How to get Sunrise and Sunset times for data analysis
jinsngjung / Pixabay
Today is 2nd January and the days are getting longer again. I was thinking about sunrise and sunset times and wondering if I should do some data analysis and plotting of these to visualize how they change over the course of a year. Of course, the first step is to get a suitable data set.
You can get a data set of sunrise and sunset times from this page on the US Naval Observatory (USNO) website. Sunrise and sunset times depend on your specific location on the globe so you have to specify the location for your data set. Using the “Form B – Locations Worldwide” section on the page it is possible to enter precise coordinates for any location in terms of latitude and longitude. You can also do it for a timezone, but this is very broad and not precise enough for my liking.
Getting your coordinates
You can get your exact coordinates from the website of the National Geospatial-Intelligence Agency (NGA). You could also do the same on OpenStreetMap, by right-clicking on a location and choosing “show address” (or on Google Maps), but the NGA system gives more precise information about the type of coordinate system used. FYI, OpenStreetMap gives the coordinate that corresponds to “Latitude North” and “Longitude East”. But if your Longitude East value is negative, this just corresponds to the Longitude West value if you make it positive. However, the NGA form wants the coordinates in minutes and seconds, not a decimal fraction of minutes, so if you don’t want to convert units I recommend using the NGA site.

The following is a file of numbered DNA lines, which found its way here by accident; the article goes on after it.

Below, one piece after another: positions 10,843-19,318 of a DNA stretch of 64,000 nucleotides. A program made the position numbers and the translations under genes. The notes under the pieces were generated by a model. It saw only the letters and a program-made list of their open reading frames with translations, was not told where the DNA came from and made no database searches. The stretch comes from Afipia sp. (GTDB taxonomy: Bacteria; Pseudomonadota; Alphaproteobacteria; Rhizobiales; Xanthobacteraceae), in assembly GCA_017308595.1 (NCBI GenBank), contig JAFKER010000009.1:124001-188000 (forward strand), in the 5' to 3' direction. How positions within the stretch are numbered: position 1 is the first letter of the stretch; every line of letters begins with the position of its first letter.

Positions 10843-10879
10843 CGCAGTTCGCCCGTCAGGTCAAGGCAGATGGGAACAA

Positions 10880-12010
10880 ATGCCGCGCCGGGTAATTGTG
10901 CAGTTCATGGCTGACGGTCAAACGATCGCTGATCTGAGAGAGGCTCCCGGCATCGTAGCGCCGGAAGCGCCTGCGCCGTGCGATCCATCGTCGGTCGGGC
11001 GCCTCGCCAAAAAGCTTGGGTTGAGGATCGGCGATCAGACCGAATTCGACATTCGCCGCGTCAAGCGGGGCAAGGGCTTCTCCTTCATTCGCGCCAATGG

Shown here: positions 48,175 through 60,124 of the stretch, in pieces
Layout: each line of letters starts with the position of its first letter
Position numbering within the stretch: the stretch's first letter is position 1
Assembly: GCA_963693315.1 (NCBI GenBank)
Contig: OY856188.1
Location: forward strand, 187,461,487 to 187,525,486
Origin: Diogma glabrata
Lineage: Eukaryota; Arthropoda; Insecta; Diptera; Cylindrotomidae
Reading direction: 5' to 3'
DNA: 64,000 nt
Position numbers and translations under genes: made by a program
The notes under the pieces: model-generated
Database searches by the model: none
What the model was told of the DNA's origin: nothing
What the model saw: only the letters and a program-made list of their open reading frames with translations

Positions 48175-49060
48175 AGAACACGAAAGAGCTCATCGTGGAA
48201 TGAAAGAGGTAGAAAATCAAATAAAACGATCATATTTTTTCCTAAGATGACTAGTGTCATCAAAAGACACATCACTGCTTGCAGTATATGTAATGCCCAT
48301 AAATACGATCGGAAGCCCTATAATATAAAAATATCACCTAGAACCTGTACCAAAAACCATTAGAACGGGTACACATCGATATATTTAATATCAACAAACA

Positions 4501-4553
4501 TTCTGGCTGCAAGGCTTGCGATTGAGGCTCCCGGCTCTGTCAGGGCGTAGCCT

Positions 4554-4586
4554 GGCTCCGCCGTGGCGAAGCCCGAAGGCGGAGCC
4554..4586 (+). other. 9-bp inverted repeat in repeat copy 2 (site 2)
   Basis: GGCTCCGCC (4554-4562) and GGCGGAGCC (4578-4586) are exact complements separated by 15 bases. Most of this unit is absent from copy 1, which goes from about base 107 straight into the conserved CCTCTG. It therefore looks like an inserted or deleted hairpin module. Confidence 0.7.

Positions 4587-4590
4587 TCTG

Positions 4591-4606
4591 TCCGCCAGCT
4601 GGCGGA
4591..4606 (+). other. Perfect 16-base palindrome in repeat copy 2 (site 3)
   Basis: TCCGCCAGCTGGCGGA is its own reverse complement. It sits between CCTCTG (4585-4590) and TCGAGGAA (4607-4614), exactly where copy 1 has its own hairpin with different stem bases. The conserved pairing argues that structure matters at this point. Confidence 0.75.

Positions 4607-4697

Downloading the sunset and sunrise data
Once you know the coordinates, you can enter them into the USNO page and click “Compute table” for any year that you specified in the “year” field. Here are the settings I used to get the data for Greenwich, London:
These are the settings I used in the USNO “Complete Sun and Moon Data for One Day” form to get data for Greenwich, UK.
You should now see a text based data table with columns for sunrise and sunset for each month for that year, with a row for each day in the month. Go ahead and save as a text file on your local drive and then you can use Pandas or whatever to wrangle the data into whatever format you want. I will make a further post at a later date with some suggestions. Bye for now and good luck!
This is the USNO sunrise data file for Greenwich, UK.